Akron Council supports ‘The Brighter, the Better’
Akron City Council members June 9 threw their support behind a new project to identify burned-out streetlights and make neighborhoods safer.
Council unanimously approved a resolution for the “The Brighter, the Better” program initiated by resident Carl Williams and getting underway with cooperation from the city and FirstEnergy Corp.
In partnership with the city’s Department of Neighborhood Assistance and FirstEnergy, the program will work with block clubs, faith-based organizations and other community groups to allow volunteers to mark inoperative streetlights with ribbons, focusing on one ward each month. FirstEnergy then will monitor and repair the nonworking lights.
At the Council meeting, Williams said he hopes this helps address burned-out streetlights while at the same time reducing calls to the city’s 3-1-1 call center.
In other legislative action, Council approved the following ordinances:
- the donation of an easement interest in city property to Akron Children’s Hospital to allow for the construction of a skywalk between the hospital’s new critical care tower and the main hospital building as part of the hospital’s $200 million building project now underway;
- an application for a Bureau of Justice Assistance grant that would be split with Summit County, with Akron receiving an 82 percent share in the amount of $152,114. This grant funding would be used to fund overtime for officers working hot-spot details; and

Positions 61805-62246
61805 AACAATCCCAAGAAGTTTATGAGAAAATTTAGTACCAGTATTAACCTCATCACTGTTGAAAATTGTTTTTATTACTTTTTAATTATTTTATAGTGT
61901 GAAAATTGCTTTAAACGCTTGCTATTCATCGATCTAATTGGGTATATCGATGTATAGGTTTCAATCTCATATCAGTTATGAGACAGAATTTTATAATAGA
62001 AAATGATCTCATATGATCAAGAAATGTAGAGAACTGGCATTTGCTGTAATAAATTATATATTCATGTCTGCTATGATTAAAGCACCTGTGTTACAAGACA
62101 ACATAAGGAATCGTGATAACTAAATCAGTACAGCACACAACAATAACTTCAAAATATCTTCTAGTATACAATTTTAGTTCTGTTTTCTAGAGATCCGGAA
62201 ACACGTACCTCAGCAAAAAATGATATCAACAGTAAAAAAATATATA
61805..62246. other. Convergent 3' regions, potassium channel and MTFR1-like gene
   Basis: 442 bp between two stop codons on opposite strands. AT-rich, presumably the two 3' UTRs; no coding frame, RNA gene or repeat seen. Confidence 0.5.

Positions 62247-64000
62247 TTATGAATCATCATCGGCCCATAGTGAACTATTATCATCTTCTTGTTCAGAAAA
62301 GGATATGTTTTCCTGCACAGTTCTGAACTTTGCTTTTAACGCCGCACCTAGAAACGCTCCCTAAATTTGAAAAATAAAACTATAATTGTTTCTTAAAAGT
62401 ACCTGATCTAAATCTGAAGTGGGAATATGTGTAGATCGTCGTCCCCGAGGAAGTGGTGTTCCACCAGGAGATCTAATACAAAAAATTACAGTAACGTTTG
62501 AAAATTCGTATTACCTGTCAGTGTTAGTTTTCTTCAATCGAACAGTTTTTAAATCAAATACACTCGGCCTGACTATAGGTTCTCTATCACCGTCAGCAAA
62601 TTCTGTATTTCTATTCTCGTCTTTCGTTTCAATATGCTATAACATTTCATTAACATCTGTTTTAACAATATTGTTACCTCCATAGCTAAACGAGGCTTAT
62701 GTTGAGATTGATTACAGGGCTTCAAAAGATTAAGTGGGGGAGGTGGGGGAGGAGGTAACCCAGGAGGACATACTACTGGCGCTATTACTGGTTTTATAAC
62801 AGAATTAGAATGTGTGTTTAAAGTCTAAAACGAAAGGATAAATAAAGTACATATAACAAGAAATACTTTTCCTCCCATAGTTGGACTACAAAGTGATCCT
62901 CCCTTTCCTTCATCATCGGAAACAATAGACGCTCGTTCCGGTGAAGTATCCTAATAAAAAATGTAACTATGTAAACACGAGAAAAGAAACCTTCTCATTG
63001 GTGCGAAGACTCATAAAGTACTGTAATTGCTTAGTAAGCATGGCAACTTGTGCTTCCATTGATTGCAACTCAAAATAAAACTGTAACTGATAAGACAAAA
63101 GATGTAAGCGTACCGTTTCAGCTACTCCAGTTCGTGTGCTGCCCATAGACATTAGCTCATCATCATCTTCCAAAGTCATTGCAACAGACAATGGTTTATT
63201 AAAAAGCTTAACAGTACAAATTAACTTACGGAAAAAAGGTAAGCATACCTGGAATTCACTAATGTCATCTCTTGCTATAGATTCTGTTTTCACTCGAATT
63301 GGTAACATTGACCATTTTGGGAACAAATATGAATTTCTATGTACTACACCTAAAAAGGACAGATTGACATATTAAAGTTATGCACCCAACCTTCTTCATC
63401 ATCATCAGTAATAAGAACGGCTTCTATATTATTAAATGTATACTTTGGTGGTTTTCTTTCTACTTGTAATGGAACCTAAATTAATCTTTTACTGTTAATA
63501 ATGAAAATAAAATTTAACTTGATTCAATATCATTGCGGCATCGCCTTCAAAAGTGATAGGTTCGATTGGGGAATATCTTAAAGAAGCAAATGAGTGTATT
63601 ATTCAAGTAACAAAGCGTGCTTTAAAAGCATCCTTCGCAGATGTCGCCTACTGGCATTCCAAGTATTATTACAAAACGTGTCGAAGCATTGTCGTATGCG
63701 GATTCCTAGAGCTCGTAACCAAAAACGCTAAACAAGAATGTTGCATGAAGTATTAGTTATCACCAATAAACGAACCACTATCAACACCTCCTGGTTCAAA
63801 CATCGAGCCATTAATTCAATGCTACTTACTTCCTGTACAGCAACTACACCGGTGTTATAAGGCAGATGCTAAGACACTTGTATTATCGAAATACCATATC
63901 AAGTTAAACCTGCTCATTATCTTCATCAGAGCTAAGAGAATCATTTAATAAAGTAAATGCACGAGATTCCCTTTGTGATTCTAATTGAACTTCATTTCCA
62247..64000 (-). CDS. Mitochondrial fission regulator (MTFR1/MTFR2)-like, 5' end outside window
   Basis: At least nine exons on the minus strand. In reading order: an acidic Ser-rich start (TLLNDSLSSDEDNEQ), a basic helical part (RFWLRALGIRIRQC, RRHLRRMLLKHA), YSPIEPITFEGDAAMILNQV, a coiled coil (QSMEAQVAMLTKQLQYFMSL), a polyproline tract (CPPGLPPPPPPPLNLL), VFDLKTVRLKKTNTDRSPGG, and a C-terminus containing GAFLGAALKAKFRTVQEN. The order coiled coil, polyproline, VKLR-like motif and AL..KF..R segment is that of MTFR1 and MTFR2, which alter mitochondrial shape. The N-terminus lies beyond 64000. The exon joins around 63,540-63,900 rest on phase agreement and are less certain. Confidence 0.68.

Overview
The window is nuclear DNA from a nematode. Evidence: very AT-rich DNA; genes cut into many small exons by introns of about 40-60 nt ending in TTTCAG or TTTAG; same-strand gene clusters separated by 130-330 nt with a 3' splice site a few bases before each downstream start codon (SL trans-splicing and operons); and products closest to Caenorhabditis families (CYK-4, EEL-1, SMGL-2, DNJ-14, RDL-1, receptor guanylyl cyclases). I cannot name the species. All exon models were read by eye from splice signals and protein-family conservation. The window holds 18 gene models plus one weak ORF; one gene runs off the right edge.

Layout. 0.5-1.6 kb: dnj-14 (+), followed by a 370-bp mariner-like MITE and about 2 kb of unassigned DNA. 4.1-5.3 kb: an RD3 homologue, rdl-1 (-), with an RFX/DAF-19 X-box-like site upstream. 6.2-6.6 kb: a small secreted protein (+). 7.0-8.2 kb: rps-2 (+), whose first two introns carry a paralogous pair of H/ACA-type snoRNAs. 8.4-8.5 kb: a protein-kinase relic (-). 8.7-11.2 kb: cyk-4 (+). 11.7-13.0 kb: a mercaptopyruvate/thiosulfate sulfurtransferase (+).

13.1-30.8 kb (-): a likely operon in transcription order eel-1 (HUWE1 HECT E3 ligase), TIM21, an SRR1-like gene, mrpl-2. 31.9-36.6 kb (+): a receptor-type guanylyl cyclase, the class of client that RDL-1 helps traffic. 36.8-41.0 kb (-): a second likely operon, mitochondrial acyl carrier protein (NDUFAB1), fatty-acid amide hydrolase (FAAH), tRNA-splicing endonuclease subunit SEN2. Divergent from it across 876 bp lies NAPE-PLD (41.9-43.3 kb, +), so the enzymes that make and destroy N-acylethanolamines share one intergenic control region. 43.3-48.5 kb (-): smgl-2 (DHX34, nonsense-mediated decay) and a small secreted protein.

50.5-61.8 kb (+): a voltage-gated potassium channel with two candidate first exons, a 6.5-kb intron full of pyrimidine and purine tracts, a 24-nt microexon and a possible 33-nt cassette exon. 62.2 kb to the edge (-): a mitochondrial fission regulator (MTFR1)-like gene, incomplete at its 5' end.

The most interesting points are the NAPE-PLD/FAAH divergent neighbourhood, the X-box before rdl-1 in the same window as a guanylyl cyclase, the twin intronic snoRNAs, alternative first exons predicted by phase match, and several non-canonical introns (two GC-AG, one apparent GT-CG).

- an application for $3.9 million in funding from the Lead Hazard Reduction Demonstration Grant Program. The city twice has received funding through the highly competitive grant process to provide lead hazard reduction rehabilitation services for low-income residents.
In other business, Council’s Public Safety Committee heard from Russ Brode, the new president of the city’s firefighters’ union. Brode said he wanted to introduce himself to Council and hopes to have a positive working relationship with Council and the city administration.
Brode shared his concerns for what he called the department’s “rapidly deteriorating rank structure.” He said it has been 10 years since there have been promotions in the department and the number of officers is below authorized levels.
“We can’t continue to operate like this,” he said, adding there are also manpower concerns. “Maybe together we can start working on these problems.”
Also during committee meetings, the Public Service Committee heard an update from Customer Service Administrator John Eaton and John Valle, director of the Department of Neighborhood Assistance, on high grass complaints. Last week, Eaton and Valle shared that, due to a number of considerations, including the weather and budgetary restrictions, complaints were coming in faster than they could be addressed.
On June 9, Eaton reiterated he hopes to catch up by the end of the month, and over the last week had been able to add crew members and obtain additional equipment and reduce the number of outstanding complaints to about 400.
He asked for Council’s patience as other nuisance complaints were being put on the back burner to allow for the needed mowing to be addressed.
Several Council members also met with local attorneys Sean Buchanan and Kandee Robinson, who urged Council to consider reducing the charge of possession of marijuana paraphernalia from a fourth-degree misdemeanor to a minor misdemeanor in line with a recent change in state law. Akron police officers and city prosecutors oppose such a change.
The next Akron City Council meeting will take place June 16 at 7 p.m. in City Council Chambers on the third floor of the Akron Municipal Building, 166 S. High St. Committee meetings are set to begin at 2 p.m. that afternoon, also in Council Chambers.
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